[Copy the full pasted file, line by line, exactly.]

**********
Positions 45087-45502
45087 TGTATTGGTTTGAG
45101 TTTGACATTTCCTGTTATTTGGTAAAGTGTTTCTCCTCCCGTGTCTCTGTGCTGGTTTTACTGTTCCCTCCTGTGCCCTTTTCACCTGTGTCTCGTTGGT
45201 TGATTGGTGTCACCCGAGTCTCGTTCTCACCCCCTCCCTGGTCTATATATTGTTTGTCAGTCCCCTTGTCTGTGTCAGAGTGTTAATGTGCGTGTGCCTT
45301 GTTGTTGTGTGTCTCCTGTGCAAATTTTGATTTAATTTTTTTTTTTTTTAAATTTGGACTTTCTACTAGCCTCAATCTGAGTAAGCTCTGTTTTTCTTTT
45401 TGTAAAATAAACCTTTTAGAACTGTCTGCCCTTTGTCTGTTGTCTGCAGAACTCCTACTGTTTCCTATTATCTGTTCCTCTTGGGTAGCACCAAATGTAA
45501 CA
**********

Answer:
Positions 45087-45502
45087 TGTATTGGTTTGAG
45101 TTTGACATTTCCTGTTATTTGGTAAAGTGTTTCTCCTCCCGTGTCTCTGTGCTGGTTTTACTGTTCCCTCCTGTGCCCTTTTCACCTGTGTCTCGTTGGT
45201 TGATTGGTGTCACCCGAGTCTCGTTCTCACCCCCTCCCTGGTCTATATATTGTTTGTCAGTCCCCTTGTCTGTGTCAGAGTGTTAATGTGCGTGTGCCTT
45301 GTTGTTGTGTGTCTCCTGTGCAAATTTTGATTTAATTTTTTTTTTTTTTAAATTTGGACTTTCTACTAGCCTCAATCTGAGTAAGCTCTGTTTTTCTTTT
45401 TGTAAAATAAACCTTTTAGAACTGTCTGCCCTTTGTCTGTTGTCTGCAGAACTCCTACTGTTTCCTATTATCTGTTCCTCTTGGGTAGCACCAAATGTAA
45501 CA